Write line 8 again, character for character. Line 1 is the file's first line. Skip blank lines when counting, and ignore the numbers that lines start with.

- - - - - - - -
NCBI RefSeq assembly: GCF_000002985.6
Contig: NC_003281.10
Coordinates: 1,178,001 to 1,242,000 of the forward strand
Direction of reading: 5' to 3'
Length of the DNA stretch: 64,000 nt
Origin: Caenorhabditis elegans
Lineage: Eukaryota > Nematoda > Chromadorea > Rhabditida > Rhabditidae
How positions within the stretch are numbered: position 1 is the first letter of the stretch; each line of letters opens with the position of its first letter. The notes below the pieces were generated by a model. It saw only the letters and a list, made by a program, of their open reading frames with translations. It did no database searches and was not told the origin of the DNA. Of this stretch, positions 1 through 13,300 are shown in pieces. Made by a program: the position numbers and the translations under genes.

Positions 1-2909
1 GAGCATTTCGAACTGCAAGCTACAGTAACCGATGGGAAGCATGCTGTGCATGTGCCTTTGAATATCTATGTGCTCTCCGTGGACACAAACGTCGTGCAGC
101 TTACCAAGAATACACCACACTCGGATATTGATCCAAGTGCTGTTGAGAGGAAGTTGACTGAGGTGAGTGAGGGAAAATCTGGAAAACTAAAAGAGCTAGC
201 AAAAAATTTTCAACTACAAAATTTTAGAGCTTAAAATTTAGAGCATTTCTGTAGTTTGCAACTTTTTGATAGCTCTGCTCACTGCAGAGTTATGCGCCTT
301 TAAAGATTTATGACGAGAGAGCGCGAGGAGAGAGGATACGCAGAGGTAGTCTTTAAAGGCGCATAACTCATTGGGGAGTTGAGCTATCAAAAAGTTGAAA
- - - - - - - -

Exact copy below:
How positions within the stretch are numbered: position 1 is the first letter of the stretch; each line of letters opens with the position of its first letter. The notes below the pieces were generated by a model. It saw only the letters and a list, made by a program, of their open reading frames with translations. It did no database searches and was not told the origin of the DNA. Of this stretch, positions 1 through 13,300 are shown in pieces. Made by a program: the position numbers and the translations under genes.